Twelve members of Ukraine's disbanded 'Berkut' riot police have been detained on suspicion of shooting peaceful participants in Kiev's months-long anti-government protests, a spokesman for the General Prosecutor said on Thursday.
Ukraine's acting Attorney General Oleh Makhnitsky said the detainees were members of a specialized force within the Berkut called the 'Black Unit'.
"The police officers of this company were trained for special operations including the killing of people. They were overseen by the presidential administration," Interfax Ukraine newswire quoted Makhnitsky as saying.
The detainees belonged to ‘Berkut black company’, acting Prosecutor General Oleg Makhnitsky told journalists on Thursday.
The General Prosecutor’s office explained that unlike regular Berkut troops, which went unarmed to the confrontation with anti-government protesters, the special operations unit was issued with sniper rifles to provide cover for their Berkut comrades.
“Their task was, as they explained, although we don’t fully believe them, to shoot back at advancing protesters and allow the regular Berkut troops retreat,” acting Deputy Prosecutor General Aleksey Baganets said.
The identity of the ‘Maidan snipers’ is a hot political topic both domestically and internationally. A leaked conversation between EU foreign affairs chief Catherine Ashton and Estonian Foreign Minister Urmas Paet discussed a “stronger understanding” that somebody among the new Ukrainian authorities were behind the snipers.
Yanukovich, in his latest interview, said the radical part of the Maidan responded with sniper fire to an agreement he signed with opposition leaders, which among other things resulted in the pullback of security troops from Kiev.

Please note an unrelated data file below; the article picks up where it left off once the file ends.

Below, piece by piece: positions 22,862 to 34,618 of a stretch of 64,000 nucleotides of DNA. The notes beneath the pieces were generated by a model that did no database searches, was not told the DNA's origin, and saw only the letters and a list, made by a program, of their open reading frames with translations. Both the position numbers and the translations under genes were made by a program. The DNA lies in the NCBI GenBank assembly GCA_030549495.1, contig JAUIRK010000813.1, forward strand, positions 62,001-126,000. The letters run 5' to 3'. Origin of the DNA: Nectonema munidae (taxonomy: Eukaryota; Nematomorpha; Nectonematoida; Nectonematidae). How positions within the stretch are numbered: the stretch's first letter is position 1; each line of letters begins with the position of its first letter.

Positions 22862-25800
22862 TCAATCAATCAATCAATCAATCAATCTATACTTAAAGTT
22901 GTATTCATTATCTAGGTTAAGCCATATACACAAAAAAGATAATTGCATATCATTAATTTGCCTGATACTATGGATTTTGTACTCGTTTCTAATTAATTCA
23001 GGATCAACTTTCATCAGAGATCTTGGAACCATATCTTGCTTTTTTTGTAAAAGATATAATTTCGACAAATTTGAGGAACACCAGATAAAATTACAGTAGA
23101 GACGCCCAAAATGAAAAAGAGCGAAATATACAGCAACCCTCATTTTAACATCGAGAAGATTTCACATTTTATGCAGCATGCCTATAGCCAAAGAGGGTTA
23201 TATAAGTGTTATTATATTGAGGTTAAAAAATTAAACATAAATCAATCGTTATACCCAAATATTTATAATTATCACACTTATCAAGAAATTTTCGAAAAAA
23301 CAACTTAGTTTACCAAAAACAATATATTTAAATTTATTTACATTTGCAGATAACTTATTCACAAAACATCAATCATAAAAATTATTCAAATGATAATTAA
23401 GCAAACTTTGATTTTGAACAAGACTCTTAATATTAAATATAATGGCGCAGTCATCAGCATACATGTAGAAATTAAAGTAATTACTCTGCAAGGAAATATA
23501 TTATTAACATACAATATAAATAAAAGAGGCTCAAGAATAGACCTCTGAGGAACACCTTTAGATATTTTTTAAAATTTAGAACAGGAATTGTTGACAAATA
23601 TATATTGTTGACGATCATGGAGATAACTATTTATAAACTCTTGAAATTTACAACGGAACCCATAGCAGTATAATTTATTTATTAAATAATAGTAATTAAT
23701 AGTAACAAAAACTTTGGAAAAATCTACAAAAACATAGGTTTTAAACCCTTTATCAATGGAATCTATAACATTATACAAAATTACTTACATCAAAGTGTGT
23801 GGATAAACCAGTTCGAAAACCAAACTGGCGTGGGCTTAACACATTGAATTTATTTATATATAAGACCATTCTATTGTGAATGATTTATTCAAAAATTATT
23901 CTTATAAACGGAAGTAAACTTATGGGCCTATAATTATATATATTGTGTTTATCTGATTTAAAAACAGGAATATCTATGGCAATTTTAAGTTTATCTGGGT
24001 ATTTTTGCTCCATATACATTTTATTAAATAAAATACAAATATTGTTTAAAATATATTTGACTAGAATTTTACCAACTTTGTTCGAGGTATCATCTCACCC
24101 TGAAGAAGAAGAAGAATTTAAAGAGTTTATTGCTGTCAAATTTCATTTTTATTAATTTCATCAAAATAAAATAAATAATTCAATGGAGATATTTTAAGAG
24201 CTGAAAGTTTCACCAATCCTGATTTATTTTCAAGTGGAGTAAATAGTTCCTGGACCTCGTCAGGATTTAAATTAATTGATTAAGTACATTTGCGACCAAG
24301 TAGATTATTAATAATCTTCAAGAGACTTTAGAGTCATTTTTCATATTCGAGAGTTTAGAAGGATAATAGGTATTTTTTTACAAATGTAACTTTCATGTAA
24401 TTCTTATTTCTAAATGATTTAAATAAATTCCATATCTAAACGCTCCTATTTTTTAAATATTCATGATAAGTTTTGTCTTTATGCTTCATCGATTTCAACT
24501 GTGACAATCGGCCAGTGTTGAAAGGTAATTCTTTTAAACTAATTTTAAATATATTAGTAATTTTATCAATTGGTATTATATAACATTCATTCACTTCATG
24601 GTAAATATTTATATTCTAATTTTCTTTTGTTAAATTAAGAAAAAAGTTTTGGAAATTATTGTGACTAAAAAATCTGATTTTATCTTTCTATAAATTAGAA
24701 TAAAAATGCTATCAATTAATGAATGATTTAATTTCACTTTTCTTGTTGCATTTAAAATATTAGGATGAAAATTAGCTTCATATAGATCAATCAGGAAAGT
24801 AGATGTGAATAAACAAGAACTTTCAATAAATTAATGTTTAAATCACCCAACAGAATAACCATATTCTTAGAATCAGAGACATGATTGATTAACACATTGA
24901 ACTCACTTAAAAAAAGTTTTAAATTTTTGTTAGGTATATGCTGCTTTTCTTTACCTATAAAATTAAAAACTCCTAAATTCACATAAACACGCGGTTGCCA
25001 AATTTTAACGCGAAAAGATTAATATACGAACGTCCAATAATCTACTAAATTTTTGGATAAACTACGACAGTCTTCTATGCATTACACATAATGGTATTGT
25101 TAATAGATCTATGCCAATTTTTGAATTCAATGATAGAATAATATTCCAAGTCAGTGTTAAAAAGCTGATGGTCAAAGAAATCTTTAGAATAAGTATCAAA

Earlier Aleksandr Yakimenko, the man who headed the Ukrainian Security Service at the time of the confrontation, said the so-called Maidan Self-Defense Force was controlling the building, from which snipers killed people in the Kiev streets. He said he believes the snipers could be mercenaries from former Yugoslavia.
There are theories blaming other law enforcers for the bloodshed. A recent Daily Beast report alleged that the snipers came from the elite Alfa group of the Ukrainian Security Service. The report prompted comments from Olga Bogomolets, an influential Maidan activist and presidential hopeful, who said it casts doubt on the Ukrainian investigation into the killings, which may be conducted by the same people who committed the crimes.
Moscow sees another likely culprit in the killings. The radical Right Sector group is responsible for many crimes during the protest and was likely behind the snipers as well, Foreign Minister Sergey Lavrov said in an interview on Sunday.
Both Russia and the West, at odds on many issues over the Ukrainian crisis, agree that an impartial and comprehensive investigation into the sniper case was essential for future stability in the country. But with signals coming from the investigation looking incoherent, the Ukrainian authorities may be tempted to spin the case for political gains, either domestic or international.
In Kiev, an interim preliminary report by the Ukrainian government released Thursday implicated ousted president Viktor Yanukovych in the covert planning of a series of sniper attacks in Ukrainian capital, backed by Russia, during anti-government protests.
Interior Minister Arsen Avakov said evidence showed Yanukovych had directly ordered snipers to open fire on protesters during a presentation of the report . Yanukovych has denied personal responsibility for the bloodshed.
Twelve members of the feared Berkut special security forces have been detained as part of the investigation, Ukraine's Prosecutor General Oleh Makhnytsky announced.